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More Concern On Antidepressants In Children

As FDA Considers Their Place, Antidepressant Use Skyrockets Among Italian Youths

Mar 18, 2004 | WEBMD The increasing use of antidepressants in children and associated worry among some is not unique to the U.S. Italian health officials are the latest to express worry over kids being prescribed these drugs.

"The concern is due to the fact that the data supporting the effectiveness and the safety of antidepressant therapy in children and adolescents are still limited in particular regarding SSRIs," Antonio Clavenna, MD, tells WebMD. "As a consequence, there is a growing number of youths exposed to medications that could cause harm or be ineffective."

Clavenna, of the Laboratory for Mother and Child Health at Mario Negri Institute for Pharmacological Research in Milan, is worried because his research team notes a nearly fivefold increase in SSRI use among children and teens in Italy in recent years. After reviewing prescription records of more than 500,000 young patients in 2000, he reports in this week's British Medical Journal that three in 1,000 Italian youths take antidepressants two thirds of them teenage girls.

Worldwide Use

As in the U.S. and elsewhere, most are being prescribed popular SSRI antidepressants (selective serotonin reuptake inhibitors) such as Prozac, Paxil, Zoloft, and Celexa, which are proven to help adult depression. But some charge there is little evidence of their safety and effectiveness for childhood depression but plenty of controversy.

Last summer, health officials in the U.K. and Canada banned the use of Paxil in patients under age 18 after British researchers noted a higher suicide rate among depressed youths taking it. An FDA panel followed with a warning in February recommending that the FDA put out a stronger warning about the risk of suicide in kids who take antidepressants.

Since then, the FDA has been examining that and other data, and is expected to decide this summer about the use of antidepressants and especially SSRIs in children. FDA-designated researchers are now analyzing 24 studies involving more than 4,000 depressed children and nine antidepressants. Some studies suggest the drugs increase suicide risk, while others find no such evidence. In fact, one linked widespread use of SSRIs to a reduced suicide rate in Australia.

Although most SSRIs are not specifically approved as a childhood depression treatment, worldwide, they are considered the first line of defense against depression in all age groups. Prozac is the only SSRI specifically approved by the FDA for use in those under 18.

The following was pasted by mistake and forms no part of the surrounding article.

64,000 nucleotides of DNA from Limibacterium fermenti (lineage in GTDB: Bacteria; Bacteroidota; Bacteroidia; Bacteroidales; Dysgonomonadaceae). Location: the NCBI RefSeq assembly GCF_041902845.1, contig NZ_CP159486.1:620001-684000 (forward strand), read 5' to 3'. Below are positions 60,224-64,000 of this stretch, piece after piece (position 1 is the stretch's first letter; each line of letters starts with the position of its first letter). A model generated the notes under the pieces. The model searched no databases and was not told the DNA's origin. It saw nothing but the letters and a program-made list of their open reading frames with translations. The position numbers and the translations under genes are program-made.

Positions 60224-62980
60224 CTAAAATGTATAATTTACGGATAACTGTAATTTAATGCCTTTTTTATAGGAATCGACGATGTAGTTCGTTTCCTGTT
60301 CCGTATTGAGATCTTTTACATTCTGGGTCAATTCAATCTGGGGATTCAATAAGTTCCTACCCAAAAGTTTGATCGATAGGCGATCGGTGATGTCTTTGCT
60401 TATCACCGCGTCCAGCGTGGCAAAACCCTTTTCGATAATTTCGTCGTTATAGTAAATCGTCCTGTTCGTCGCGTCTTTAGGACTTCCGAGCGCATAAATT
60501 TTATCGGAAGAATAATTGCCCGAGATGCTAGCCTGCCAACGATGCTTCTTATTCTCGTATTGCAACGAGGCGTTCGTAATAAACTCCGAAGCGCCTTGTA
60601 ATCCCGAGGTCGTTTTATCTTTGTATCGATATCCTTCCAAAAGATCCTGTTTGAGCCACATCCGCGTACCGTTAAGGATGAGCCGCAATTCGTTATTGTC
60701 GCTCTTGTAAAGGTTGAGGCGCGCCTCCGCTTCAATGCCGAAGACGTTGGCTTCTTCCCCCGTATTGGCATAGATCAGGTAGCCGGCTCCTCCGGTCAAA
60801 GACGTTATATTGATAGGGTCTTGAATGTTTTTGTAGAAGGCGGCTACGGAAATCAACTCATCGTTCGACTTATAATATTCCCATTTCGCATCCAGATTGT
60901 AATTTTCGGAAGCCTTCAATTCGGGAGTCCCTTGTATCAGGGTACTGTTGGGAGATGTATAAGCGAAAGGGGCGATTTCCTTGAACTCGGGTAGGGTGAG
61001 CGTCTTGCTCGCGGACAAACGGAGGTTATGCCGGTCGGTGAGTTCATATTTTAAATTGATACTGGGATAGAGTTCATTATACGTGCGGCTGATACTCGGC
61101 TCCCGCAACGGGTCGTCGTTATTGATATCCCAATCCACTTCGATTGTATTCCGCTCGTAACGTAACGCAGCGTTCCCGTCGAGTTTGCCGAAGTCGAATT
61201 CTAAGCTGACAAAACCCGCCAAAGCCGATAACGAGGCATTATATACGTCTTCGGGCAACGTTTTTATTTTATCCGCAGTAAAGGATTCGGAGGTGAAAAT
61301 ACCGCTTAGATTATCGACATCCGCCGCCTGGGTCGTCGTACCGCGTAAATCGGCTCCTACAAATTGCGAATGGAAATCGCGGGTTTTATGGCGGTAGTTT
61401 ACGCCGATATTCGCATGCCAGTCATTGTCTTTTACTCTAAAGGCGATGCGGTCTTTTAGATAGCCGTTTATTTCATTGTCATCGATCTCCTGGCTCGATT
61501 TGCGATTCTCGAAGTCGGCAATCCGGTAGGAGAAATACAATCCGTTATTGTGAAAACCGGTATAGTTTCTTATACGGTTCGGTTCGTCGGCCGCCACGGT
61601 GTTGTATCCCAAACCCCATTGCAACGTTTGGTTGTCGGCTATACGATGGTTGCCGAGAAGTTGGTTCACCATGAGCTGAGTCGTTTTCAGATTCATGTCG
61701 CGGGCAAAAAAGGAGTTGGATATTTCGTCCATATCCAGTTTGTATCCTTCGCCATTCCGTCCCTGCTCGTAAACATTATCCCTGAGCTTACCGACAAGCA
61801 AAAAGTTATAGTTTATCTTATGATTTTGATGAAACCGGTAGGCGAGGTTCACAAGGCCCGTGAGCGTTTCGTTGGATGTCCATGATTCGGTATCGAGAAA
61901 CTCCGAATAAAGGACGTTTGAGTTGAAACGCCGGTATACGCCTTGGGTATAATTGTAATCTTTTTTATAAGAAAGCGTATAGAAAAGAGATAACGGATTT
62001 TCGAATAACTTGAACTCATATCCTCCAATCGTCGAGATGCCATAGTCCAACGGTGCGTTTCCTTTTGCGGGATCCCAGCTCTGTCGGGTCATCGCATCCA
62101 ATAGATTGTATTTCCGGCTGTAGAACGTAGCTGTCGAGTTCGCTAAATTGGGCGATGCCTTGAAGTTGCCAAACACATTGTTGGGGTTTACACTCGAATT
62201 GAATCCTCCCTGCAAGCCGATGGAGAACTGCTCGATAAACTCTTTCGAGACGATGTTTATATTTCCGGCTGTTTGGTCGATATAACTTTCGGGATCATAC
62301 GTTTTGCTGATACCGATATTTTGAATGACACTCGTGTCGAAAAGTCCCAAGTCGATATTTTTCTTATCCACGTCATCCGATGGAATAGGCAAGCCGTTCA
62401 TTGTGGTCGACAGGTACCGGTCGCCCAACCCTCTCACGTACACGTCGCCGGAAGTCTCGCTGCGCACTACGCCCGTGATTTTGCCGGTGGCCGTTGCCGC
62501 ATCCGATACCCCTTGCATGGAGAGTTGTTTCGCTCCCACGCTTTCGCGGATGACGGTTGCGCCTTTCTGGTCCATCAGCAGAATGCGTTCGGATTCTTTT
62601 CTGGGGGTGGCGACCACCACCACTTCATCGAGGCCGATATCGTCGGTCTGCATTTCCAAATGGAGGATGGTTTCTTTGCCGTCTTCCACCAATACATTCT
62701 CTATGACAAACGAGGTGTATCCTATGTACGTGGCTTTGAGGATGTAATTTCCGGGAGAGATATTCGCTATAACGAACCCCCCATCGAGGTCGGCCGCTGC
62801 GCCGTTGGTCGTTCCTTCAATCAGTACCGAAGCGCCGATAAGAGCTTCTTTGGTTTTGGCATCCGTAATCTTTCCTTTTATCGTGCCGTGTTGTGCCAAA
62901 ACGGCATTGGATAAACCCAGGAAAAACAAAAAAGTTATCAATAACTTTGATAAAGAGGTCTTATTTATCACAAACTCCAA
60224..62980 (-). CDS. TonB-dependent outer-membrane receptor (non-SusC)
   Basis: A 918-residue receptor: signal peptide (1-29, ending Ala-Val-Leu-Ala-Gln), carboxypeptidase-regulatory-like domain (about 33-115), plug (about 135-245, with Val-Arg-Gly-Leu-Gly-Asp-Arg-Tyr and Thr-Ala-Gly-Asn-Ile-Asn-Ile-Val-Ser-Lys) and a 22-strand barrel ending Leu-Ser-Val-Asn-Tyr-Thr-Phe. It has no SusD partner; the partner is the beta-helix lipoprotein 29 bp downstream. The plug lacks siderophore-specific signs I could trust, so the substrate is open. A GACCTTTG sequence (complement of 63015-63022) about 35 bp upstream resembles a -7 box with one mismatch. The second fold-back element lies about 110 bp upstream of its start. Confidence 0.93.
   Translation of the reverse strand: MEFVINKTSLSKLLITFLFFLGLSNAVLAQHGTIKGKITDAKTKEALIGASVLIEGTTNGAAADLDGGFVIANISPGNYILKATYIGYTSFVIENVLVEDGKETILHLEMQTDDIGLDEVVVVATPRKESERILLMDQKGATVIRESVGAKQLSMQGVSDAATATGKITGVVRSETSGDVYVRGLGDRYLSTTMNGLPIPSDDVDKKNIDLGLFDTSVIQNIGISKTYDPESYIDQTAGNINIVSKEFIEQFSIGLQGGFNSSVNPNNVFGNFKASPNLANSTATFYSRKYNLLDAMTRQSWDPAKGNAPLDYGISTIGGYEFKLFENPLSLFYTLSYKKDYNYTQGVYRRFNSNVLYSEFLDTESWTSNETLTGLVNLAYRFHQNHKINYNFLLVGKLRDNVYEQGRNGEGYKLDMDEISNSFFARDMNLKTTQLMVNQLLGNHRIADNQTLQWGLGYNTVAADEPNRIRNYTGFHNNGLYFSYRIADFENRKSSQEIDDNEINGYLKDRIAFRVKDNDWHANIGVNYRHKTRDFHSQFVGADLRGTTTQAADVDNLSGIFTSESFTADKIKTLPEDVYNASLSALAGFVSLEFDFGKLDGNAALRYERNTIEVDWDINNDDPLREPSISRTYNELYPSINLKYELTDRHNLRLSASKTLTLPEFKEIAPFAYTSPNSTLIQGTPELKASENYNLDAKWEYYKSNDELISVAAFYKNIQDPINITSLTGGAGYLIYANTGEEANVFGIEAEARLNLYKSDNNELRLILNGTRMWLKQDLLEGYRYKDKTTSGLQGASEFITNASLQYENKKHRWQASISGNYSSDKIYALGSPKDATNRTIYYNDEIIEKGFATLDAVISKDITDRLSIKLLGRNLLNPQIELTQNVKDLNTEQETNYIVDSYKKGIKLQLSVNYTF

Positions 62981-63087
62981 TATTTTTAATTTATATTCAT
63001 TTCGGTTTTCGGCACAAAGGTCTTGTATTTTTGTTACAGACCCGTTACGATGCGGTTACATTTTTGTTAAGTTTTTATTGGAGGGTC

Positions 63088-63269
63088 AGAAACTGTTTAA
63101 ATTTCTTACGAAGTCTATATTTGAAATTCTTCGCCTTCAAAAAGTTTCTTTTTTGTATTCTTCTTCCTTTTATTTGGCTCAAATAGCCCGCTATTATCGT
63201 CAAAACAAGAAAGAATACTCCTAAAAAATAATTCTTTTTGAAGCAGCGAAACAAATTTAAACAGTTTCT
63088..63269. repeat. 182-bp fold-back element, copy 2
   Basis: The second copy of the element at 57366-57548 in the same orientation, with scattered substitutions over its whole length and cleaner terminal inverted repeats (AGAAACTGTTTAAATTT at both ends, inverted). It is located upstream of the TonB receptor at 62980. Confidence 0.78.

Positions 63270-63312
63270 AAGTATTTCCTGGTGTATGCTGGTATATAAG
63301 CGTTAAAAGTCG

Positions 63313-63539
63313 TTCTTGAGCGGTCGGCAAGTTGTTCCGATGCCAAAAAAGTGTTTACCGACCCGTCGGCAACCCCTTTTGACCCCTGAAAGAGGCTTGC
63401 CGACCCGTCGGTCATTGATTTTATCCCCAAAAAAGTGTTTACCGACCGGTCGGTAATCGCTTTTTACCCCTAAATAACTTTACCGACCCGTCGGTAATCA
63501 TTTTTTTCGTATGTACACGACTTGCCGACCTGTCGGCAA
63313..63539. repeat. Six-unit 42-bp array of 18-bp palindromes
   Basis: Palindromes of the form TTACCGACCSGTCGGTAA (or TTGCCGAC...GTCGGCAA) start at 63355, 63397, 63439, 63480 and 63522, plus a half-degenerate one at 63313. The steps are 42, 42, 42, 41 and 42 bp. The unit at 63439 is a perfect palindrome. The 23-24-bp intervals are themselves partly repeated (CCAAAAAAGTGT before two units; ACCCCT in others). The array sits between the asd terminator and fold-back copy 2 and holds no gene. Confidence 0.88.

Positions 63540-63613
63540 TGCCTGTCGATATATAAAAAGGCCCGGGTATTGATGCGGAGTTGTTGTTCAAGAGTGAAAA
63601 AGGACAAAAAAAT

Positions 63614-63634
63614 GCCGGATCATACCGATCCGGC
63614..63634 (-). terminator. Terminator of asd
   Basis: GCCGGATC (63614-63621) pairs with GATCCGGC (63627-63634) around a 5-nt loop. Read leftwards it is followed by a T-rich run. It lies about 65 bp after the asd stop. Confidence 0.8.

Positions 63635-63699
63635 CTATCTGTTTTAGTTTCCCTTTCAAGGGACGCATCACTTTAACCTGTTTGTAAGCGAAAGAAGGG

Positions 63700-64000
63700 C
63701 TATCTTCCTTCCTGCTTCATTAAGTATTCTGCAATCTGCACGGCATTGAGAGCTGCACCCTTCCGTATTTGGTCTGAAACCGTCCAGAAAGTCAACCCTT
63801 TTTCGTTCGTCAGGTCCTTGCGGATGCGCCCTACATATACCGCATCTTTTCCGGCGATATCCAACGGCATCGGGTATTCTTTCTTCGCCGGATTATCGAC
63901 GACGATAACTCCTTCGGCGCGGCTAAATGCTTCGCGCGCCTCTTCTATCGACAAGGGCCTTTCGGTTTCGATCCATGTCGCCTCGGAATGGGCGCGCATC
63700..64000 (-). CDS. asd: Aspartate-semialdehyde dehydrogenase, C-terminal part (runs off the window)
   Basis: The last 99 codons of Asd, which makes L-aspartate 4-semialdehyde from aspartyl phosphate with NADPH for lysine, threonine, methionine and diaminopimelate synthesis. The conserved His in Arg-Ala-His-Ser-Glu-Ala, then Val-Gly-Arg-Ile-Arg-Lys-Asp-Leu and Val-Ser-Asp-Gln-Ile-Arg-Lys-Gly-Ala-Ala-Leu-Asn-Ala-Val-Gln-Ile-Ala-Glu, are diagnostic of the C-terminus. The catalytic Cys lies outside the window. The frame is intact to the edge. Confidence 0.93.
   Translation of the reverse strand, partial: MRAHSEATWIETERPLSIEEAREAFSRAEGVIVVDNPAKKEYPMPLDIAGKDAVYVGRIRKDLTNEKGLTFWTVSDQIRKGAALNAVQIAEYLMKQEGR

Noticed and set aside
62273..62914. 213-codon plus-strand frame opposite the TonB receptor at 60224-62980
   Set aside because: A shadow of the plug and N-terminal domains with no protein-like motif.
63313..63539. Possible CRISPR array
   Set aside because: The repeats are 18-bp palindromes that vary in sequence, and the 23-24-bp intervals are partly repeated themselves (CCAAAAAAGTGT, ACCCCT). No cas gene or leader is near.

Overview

Two FDA advisory panels met last month to hear from experts and parents, some detailing their children's suicides after starting SSRI treatment and others claiming that the controversial drugs had saved their kids' lives.

Medication Better Than Taking No Action

At least 1 million children and teens in the U.S. are currently taking SSRIs for depression, says child and adolescent psychiatrist David Fassler, MD, who testified before the FDA panels as an expert for the American Psychiatric Association. In the U.S., childhood depression affects about one in 20 kids and about one-third of them will attempt suicide at some point during the course of their illness, regardless of their medication.

"Probably the worst thing parents can do if they suspect their child has depression is nothing at all; the biggest risk is to be left untreated," he tells WebMD. "The FDA is doing the right thing, because this is a very serious issue and we don't want to make a mistake in either direction. But with all this media attention, sometimes I am concerned that parents may become reluctant to get any help for their kids."

His advice: "If you see signs that your child might be depressed or you are concerned, get a good evaluation from a trained mental health professional," says Fassler, of the University of Vermont. "There are treatments other than medication. Certain forms of psychotherapy, on their own, are very effective."

Even with medication, he says counseling should be part of a multi-pronged approach to effective treatment; often, it's not. "But in my own review of data, I'm not convinced there is an increased risk of suicide from SSRI use."

And he's not alone. The American Academy of Child and Adolescent Psychiatry says SSRIs can be effective in treating childhood depression. And in January, an American College of Neurophsychopharmacology Task Force found no evidence of an SSRI-suicide link after reviewing clinical trials, epidemiological studies, and toxicology results from autopsies of teenaged suicide victims. Its review of 49 adolescent suicides indicated that 24% of those kids had been prescribed antidepressants, but none had any trace of SSRIs in their system at the time of their death.

Still, Clavenna has other concerns. "Apart from the risk of suicide, evidence is lacking on long-term safety," he tells WebMD. "Unfortunately, the clinical trials performed so far followed children for only a few weeks of therapy, so data regarding long-term safety are lacking. At least two months is needed to evaluate the effects of treatment on depressive symptoms.

"All antidepressants act on the central nervous system, and the possible long-term effects on a growing individual, on a growing body, on a growing nervous system need to be taken into consideration."

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